The Cowboys have experienced a lot of turnover on their roster since infamously losing at Green Bay during the 2014 Divisional Round. Most of these changes have been voluntary, as the Cowboys looked to revamp their aging roster with youth and athleticism, particularly in the secondary.
One of the most recent departures wasn’t voluntary on the Cowboys’ part, however, as veteran tight end Jason Witten decided to retire after 15 incredible seasons. Of course, Witten’s retirement leaves a giant hole in the locker room, but most fans had accepted that his exit won’t have too much effect on the field.
After all, Jason Witten’s play has clearly been declining over the last few seasons, especially his ability as a run blocker. The Cowboys haven’t had a “seam busting” tight end whatsoever, and as the league move towards more wide open offense, Witten’s archetype may die off.
Despite that decline, I believe Witten’s retirement will be felt more than most seem to expect. Even in his later years Witten remained the reliable third down option who can get to the sticks and find a way to get open. Sure, Witten only tallied 63 catches for 560 yards a season ago, but he also finished second on the team in touchdown receptions with 5. (Ironically, the Cowboys top two players in receiving touchdowns last season are both now off of the roster heading into 2018).
The Cowboys offense is one built on running the football, but their glaring weakness through the air shined a ton in 2017. Losing Dak Prescott’s only real reliable target is not exactly ideal.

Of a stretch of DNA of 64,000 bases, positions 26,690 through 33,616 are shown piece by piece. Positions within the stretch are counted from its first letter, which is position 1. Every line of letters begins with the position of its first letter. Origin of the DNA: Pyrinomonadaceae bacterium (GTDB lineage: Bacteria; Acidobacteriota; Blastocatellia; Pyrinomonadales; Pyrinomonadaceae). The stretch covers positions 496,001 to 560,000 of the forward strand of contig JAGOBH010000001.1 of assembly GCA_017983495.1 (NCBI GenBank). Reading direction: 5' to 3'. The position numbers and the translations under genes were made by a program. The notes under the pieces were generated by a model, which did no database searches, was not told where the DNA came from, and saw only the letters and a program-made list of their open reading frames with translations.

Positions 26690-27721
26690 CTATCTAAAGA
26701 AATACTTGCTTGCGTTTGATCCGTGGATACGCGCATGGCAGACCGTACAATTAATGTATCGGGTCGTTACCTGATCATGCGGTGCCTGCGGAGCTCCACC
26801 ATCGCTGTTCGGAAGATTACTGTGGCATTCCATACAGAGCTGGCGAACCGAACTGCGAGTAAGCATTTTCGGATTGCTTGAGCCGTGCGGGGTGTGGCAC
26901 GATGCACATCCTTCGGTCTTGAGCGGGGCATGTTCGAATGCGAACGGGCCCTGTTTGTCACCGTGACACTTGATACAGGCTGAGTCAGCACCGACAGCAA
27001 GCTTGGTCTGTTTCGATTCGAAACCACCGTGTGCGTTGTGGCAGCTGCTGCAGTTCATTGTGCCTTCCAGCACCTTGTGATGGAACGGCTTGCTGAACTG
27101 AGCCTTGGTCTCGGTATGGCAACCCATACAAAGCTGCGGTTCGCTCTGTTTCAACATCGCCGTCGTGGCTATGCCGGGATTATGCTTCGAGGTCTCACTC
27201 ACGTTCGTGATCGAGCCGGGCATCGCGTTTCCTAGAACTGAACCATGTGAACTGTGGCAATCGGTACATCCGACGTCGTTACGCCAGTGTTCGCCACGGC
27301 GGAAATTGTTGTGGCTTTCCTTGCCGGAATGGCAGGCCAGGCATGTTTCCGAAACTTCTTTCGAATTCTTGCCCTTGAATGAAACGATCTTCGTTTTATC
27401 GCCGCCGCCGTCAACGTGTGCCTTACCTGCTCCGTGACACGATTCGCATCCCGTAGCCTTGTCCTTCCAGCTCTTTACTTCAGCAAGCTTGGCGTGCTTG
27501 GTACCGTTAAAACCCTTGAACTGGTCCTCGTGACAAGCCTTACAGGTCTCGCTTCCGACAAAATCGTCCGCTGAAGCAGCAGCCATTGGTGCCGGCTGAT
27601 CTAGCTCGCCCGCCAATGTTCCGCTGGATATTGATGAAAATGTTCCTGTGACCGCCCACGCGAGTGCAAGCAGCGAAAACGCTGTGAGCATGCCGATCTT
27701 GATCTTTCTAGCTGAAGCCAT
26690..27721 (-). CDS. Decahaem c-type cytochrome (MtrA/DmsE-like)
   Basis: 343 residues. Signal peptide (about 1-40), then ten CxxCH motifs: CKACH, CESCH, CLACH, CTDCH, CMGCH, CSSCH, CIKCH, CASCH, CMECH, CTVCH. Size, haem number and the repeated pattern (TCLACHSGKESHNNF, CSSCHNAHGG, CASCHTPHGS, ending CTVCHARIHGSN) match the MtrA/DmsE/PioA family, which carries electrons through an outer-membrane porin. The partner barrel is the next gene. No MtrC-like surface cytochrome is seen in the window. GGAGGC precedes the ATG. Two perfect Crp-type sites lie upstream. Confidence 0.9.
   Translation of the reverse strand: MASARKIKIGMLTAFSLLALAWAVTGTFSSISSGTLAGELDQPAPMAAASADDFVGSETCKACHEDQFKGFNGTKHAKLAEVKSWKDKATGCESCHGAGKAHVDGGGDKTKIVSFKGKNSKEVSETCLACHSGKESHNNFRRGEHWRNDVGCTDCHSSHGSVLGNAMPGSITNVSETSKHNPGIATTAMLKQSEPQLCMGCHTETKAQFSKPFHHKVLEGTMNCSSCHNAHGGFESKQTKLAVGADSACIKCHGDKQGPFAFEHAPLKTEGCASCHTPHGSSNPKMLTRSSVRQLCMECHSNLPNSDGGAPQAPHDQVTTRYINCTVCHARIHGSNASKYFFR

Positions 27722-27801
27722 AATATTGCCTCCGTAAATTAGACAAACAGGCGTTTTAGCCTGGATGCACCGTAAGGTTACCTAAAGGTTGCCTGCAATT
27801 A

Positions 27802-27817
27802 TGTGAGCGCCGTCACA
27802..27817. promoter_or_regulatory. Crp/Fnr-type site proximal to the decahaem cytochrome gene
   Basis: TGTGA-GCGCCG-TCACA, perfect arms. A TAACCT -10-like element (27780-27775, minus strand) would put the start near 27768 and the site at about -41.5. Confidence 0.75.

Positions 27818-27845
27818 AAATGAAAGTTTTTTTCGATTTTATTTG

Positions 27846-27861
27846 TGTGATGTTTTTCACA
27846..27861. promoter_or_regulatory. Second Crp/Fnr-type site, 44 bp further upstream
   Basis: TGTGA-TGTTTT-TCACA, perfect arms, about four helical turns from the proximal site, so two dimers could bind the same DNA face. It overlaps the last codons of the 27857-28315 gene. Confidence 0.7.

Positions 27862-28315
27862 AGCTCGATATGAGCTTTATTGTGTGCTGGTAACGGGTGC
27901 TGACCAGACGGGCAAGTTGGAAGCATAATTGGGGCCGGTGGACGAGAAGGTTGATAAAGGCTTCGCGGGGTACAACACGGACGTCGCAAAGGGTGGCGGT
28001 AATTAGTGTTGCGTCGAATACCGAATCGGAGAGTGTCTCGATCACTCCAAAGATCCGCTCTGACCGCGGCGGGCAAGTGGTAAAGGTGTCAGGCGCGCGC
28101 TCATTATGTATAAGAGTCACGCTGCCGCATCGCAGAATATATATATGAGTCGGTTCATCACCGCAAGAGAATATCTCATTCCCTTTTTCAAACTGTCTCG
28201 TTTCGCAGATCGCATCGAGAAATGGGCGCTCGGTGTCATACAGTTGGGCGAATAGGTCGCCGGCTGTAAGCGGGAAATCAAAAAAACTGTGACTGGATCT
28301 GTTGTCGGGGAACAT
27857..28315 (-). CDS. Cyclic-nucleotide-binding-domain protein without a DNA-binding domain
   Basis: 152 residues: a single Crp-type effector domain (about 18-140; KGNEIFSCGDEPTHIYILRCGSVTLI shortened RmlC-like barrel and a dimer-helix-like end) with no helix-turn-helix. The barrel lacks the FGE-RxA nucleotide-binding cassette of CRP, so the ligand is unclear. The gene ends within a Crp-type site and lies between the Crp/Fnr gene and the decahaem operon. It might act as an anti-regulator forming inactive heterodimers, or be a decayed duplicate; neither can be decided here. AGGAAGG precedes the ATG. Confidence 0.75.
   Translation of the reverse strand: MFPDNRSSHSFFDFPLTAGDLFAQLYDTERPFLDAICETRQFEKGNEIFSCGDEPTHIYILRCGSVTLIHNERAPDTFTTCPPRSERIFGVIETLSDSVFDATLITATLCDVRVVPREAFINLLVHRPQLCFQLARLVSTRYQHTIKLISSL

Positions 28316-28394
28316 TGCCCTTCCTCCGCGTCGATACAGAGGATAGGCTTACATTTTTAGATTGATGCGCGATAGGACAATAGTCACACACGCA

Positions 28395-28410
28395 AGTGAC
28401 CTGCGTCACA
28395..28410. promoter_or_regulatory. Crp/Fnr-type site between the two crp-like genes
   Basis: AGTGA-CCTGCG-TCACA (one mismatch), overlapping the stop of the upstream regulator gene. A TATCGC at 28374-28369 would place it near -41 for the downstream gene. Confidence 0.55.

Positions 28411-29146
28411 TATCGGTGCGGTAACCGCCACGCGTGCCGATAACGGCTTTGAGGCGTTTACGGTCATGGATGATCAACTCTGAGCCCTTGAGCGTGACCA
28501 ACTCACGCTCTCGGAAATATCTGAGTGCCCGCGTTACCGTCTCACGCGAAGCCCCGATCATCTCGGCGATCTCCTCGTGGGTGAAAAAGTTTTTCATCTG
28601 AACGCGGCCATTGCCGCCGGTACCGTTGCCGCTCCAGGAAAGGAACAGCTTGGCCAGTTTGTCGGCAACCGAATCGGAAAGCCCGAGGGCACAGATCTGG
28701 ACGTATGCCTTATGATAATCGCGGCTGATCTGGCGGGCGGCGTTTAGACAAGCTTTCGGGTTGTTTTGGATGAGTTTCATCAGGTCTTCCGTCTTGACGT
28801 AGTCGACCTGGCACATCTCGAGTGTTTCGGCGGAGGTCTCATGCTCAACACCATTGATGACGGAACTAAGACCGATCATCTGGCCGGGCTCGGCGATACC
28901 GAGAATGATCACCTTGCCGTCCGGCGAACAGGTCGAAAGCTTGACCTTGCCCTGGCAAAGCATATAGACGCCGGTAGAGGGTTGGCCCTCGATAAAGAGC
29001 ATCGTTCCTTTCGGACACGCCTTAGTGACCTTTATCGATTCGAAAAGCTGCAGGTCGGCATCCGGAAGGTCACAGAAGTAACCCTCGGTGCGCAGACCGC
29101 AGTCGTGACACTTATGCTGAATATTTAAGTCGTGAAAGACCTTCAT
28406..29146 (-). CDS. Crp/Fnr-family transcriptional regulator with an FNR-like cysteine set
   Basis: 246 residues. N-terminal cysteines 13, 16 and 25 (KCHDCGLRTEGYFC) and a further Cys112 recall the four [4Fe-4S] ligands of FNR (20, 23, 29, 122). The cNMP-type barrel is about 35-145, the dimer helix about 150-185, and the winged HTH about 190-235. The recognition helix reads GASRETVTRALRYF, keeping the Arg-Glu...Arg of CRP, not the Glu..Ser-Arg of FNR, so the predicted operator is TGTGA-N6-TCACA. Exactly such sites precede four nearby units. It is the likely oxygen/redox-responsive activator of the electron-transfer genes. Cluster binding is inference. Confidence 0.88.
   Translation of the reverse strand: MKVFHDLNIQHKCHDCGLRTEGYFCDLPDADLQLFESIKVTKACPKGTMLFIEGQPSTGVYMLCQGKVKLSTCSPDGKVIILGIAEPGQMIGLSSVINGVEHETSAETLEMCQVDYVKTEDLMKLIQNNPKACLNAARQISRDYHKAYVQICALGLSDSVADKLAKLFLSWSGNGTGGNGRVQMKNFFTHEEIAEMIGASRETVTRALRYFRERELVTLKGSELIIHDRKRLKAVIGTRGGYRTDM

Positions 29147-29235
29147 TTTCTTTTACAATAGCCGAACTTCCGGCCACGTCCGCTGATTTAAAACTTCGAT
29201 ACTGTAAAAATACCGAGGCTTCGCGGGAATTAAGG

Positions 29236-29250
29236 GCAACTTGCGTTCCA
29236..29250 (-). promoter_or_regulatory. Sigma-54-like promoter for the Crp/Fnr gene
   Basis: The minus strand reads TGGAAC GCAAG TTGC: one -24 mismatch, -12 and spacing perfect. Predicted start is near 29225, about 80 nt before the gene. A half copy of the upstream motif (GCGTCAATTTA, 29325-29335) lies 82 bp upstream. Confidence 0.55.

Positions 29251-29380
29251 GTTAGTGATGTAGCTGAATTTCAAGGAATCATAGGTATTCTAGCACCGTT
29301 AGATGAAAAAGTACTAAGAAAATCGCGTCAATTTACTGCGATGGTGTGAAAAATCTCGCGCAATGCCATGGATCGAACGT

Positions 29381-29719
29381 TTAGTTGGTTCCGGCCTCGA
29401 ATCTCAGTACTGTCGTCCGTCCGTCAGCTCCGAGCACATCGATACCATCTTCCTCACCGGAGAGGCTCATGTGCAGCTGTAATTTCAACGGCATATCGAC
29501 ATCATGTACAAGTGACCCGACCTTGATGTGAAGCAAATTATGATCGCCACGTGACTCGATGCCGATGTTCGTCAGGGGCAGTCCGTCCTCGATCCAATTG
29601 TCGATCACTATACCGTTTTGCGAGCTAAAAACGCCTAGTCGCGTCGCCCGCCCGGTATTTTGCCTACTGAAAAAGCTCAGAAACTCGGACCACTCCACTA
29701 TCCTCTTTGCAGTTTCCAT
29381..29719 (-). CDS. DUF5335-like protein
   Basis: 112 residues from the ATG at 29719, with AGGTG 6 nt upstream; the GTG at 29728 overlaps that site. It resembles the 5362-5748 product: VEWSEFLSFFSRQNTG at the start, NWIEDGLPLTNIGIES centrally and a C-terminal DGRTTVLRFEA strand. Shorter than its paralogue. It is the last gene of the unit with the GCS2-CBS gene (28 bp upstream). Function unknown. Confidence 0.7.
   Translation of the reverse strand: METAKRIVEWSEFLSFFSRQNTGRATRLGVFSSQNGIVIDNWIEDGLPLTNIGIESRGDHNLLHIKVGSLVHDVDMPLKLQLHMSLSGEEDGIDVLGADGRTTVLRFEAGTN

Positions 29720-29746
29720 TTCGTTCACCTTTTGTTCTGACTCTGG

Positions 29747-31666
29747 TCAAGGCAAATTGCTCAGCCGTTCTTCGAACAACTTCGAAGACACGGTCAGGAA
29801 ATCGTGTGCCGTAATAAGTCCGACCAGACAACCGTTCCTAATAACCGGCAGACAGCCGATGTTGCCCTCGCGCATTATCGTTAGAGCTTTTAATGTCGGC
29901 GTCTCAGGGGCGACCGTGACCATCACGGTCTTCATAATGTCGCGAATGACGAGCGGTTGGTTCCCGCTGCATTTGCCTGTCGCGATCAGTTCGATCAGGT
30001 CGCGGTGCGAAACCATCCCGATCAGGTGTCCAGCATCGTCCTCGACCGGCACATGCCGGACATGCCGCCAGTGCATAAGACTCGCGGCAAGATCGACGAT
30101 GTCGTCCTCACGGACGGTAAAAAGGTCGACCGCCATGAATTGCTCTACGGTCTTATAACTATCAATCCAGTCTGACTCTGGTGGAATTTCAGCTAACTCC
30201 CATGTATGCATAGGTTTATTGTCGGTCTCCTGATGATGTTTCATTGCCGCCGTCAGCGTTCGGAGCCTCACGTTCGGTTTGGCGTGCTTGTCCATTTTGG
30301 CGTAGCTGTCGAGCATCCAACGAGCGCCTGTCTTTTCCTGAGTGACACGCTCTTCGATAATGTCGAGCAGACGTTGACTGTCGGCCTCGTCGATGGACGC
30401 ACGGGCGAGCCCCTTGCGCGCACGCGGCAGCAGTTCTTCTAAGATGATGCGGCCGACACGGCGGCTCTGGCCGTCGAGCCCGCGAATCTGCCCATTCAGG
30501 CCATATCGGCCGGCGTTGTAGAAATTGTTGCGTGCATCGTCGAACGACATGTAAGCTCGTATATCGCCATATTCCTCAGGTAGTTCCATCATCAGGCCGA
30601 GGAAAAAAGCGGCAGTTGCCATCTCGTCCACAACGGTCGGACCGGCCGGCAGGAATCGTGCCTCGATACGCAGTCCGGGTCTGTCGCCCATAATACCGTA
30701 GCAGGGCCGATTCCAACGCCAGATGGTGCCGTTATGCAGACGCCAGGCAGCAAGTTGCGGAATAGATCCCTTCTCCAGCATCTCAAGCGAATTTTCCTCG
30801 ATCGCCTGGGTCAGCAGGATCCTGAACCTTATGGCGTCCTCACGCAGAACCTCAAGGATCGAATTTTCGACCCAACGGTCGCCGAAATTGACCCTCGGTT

Since Witten’s retirement, the Cowboys have added a new tight end through the draft. Stanford tight end Dalton Schultz was selected by the Cowboys in the fourth round of this years’ NFL draft, but as a day three pick with limited receiving experience it’s fair to wonder how much he can bring to the 2018 roster.
They also enter the season with veteran Geoff Swaim as TE1 and hype swirling around current TE2 Blake Jarwin. Then there is, of course, the Rico Gathers hype train which refuses to die in spite of the loads of evidence that maybe it should.
The player which may need to pick up Witten’s slack in the passing game isn’t a tight end, however, it’s wide receiver Cole Beasley. Prescott and Beasley seemed to develop a Romo/Witten-like chemistry during Dak’s rookie season, but in 2017 their connection went completely missing.
If the Cowboys offense is going to get back on track, and Witten’s shoes are going to be filled, Beasley could be become a key piece in the passing game.
Especially on those all-important third downs, where Prescott needs to get the ball out quickly and decisively.